Naturally, physical activities are preparing me for the future through avenues which are not frequently imagined. Unless I develop self-discipline amid strenuous and perhaps even mildly stressful activities, I may fail in the future to persevere through less than ideal circumstances whether physical or mental. In college many students have an unfortunate and irresponsible habit of planning social activities instead of studying for an exam which might take place the next day. Without the ability to remain disciplined, which I am hopefully achieving through diverse physical activities, I would most likely watch my grades plummet. That would be unacceptable. Again if I do not remain in good physical shape I may fail to meet a stamina expectation within my chosen career or an unexpected disastrous situation. Remaining physically active, I can relieve stress, naturally boost my energy level, and help retain better health which helps me to function more efficiently. Obviously, with a healthier body I will not have to waste time and money on doctor appointments with conditions that exercise could prevent. Since exercise provides an increase in energy and cognitive function, I will be able to perform better at a job or college. Delving deeper into the topic of exercise reveals more future benefits than imagined with a surface understanding.

Because of my acute aspiration to work with dogs in one way or another, caring for my golden retriever, Percy, is preparing me for a potential career. Constantly, I am taught responsibility beyond self as I care for him. I cannot just decide to not feed or exercise him one day, like I can choose if I want to practice soccer today or tomorrow. That would not work. Evidently even when I feel overwhelmed or tuckered out I must care for him. Training me in self-discipline, Percy promptly barks every morning at six o'clock, and I wearily drag myself out of bed to enjoy an hour of playtime before I am forced to get ready for school. Can't I take a break on weekends? No. Although I may be exhausted from the week's events, I cannot take a break from having a dog, and so I do it because overall I love it. Another attribute acquired by caring for a dog is time management. Unless I carefully arrange my schedule to include time for Percy, I might realize at the end of the day I have run out of time to perform the necessary tasks of caring for him. So in college I will be capable of wisely planning ahead in order to accomplish all homework required of me. Percy will continue to teach and motivate me as I learn more about dogs and how they might affect my career.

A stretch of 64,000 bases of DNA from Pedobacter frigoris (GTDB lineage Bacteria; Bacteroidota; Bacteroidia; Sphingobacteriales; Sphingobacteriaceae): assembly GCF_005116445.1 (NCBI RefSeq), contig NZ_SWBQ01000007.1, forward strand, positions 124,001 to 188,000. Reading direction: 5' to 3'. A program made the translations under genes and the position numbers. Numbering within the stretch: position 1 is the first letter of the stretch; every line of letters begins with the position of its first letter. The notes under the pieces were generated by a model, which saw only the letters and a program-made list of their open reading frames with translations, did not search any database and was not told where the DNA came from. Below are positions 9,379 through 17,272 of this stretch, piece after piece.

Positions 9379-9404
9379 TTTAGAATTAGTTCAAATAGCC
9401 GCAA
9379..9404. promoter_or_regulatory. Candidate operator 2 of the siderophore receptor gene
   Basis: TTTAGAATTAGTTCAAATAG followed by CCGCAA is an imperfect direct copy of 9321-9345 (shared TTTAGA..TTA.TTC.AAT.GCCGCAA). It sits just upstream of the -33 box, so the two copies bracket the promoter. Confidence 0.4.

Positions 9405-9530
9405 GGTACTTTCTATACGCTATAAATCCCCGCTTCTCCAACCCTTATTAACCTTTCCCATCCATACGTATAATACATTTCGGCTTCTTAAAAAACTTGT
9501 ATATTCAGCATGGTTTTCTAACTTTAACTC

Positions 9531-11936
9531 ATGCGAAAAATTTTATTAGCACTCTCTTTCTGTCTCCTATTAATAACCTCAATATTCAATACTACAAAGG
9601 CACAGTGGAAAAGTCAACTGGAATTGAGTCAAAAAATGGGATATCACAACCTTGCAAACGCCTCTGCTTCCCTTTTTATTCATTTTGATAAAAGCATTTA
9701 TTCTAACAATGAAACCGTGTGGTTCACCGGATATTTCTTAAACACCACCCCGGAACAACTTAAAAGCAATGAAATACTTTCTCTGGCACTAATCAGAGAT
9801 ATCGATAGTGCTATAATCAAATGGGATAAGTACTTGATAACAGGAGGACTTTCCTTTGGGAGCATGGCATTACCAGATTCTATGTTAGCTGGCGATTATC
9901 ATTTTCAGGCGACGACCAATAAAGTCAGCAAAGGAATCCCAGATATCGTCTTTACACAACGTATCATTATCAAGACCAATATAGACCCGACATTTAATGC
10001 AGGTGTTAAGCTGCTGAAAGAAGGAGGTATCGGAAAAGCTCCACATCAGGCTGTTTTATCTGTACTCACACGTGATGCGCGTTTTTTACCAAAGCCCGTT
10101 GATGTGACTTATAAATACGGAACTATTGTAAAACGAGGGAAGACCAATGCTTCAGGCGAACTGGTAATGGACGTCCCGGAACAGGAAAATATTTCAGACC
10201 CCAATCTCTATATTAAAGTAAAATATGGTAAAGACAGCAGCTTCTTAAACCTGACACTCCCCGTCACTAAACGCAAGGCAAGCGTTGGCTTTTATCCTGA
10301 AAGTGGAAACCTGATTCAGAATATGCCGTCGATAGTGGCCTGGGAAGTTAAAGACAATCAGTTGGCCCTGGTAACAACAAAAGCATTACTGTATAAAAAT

In this day and age countless people consider church either as unimportant, a social activity, or just tradition. These views are inaccurate. Church enhances and supports the most critical relationship in my life. Listening to sermons based on the infallible scriptures, I learn about my omniscient and omnipotent God which undeniably strengthens my faith in Christ. "Consequently, faith comes from hearing the message, and the message is heard through the word of Christ," exclaims Romans 10:17. With manifold decisions and an equal number of selections, how do I determine which options I pick throughout life? Well, by attending church I can learn to apply truths from the Bible to make life choices. When I hear someone claim that babies in the womb are not actually human beings, I can remember that Psalms 22:10 cries out, “From birth I was cast upon you; from my mother’s womb you have been my God.” Thus I can assert that abortion is equal to murder and is wrong. As God is the only one who knows my future, he can use the church to prepare me for the future better than I. Providing verses for me to memorize that will guide me throughout life, the church makes me ready to accomplish the work that God has sent me to complete. Whenever I have inquiries, any of my church’s leaders are more than enthusiastic to administer explanations. Assuredly, church is of significant value, for if based solely on the scriptures, it will bestow upon me the most valuable information that will conduct me through my future.

The various activities in which I engage are equipping me with the tools which will help me to be prosperous throughout my adult life. Steadily my schooling trains my brain with the numerous problem solving and life skills prowess. As I participate in physical activeness, I am priming my mind and providing my body with overall better health. Training Percy, I open up more doors which will ready me for my approaching career. Of even more concern, church is teaching me about God and His plan for me, and this is preparing my soul for eternity. That is unquestionably significant. There is no point in pondering about my future, though, when I can streak into my “real” one. Energetically, I ready myself for my next adventure in my time machine. Three, two, one! Take off!